The No campaigners can only hope that the Yes campaigners do not read O’Connor’s warning and change their tactics to a more democratic one. Keep the own goals coming and they will be more than happy.

O’Connor’s full article can be read here.

A modern Burke speaks to power in defence of reason and good government

Edmund Burke, champion of modern democracy, gracing the front lawn of Trinity College, Dublin, where he graduated.

Bruce Arnold’s astounding open letter to Ireland’s Prime Minister (Taoiseach), Enda Kenny, should find him a place in the pantheon of political thinkers alongside Edmund Burke, Abraham Lincoln, Cicero and just a handful of others.

This letter, a call to prudence and wisdom to a straying political establishment is heroic, practical and much deeper in its implications than it might at first seem.

Edmund Burke, an Irishman in England’s 18th century House of Commons, twice called on his fellow parliamentarians to come to their senses. Firstly he did so over their folly in their treatment of the American colonists. Secondly he warned them of the bloody consequences which he saw flowing from the rash political excesses of their French contemporaries in 1789.

In the one, his call for conciliation with the British settlers in America, he failed to win their support and both England and the thirteen colonies paid the price in a bloody war. In the other he was more successful and his countrymen set their faces against the excesses of the French and braced themselves for the eventual and finally victorious struggle with the megalomaniac who sought to straddle the world.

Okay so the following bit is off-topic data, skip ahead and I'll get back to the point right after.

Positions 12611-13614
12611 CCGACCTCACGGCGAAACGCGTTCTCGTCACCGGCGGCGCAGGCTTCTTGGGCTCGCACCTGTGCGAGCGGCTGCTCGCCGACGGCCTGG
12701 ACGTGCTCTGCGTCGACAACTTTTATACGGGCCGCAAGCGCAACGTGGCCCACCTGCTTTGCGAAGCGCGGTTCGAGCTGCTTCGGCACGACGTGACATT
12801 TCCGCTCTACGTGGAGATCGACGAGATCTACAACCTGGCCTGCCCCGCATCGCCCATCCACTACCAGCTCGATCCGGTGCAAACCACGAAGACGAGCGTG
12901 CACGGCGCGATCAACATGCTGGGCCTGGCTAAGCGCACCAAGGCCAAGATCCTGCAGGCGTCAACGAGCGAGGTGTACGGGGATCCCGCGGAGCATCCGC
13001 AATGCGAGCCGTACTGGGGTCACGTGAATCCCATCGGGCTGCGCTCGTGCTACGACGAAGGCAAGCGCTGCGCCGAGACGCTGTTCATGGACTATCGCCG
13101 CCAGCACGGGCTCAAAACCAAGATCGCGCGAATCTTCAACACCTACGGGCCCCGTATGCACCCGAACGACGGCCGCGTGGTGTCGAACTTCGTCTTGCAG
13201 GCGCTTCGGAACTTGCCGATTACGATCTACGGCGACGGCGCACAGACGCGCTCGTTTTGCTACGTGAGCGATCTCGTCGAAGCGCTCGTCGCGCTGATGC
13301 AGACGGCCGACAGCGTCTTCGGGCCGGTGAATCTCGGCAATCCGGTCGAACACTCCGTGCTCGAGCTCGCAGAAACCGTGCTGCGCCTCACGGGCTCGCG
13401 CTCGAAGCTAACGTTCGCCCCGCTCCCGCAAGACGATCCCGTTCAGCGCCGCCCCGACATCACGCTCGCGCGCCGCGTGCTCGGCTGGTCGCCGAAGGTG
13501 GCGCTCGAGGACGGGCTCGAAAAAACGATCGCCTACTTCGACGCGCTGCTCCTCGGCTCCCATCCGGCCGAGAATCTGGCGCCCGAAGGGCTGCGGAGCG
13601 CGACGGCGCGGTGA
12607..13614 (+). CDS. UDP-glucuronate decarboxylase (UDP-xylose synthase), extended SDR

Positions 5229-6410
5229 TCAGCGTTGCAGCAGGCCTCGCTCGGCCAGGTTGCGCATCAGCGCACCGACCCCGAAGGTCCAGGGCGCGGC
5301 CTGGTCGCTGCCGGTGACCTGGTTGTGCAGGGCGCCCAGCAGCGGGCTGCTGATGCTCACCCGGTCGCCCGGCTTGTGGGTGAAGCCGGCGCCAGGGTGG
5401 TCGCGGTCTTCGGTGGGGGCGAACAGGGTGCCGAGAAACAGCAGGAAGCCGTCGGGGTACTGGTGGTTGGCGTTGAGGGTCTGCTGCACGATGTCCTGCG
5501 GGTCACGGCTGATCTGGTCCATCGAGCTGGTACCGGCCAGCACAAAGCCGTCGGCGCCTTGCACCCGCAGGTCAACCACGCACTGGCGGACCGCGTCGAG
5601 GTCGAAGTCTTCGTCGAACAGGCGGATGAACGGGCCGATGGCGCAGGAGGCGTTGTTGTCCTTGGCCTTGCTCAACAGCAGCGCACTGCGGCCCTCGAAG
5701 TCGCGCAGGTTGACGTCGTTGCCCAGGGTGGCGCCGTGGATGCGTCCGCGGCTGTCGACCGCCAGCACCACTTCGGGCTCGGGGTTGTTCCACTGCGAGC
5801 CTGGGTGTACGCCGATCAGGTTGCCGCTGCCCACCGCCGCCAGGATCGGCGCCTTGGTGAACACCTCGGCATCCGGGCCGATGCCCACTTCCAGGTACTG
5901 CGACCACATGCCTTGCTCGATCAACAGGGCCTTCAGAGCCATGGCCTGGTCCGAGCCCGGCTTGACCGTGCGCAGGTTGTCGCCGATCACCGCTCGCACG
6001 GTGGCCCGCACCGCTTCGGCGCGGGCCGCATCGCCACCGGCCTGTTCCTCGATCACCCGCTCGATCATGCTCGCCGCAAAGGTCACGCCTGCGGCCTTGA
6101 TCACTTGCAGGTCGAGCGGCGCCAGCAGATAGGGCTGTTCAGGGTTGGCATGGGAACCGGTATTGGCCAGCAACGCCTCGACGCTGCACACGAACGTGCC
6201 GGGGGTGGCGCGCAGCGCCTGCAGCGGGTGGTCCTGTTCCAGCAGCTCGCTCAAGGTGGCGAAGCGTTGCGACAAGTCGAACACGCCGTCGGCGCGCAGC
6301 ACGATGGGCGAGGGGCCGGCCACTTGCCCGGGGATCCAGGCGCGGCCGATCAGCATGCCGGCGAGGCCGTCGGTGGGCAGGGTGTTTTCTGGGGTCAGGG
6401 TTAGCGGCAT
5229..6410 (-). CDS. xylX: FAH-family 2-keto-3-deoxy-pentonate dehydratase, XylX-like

Arnold is an Englishman, a journalist and writer, who has made his home in Ireland and, while not a parliamentarian, is playing a crucial role as one of the leading voices of the only political opposition Ireland’s parliament has today.

Ireland’s Dáil now bears all the hallmarks of a one-party state. Recently it rushed through an important and radical piece of legislation on Children and Family Relationships. While this enactment contained some important reforms it was, however, riddled with provisions which many felt were inimical to children and the family. It was initially envisaged that it would make provision for surrogacy as a legitimate way for same-sex couples to beget children. This was withdrawn for strategic reasons and will now be proposed in separate legislation. Other elements were questioned but, despite some efforts by independent parliamentarians to propose amendments, the Party machines on all sides of the parliament, Government and non-Government, pushed the Bill into law.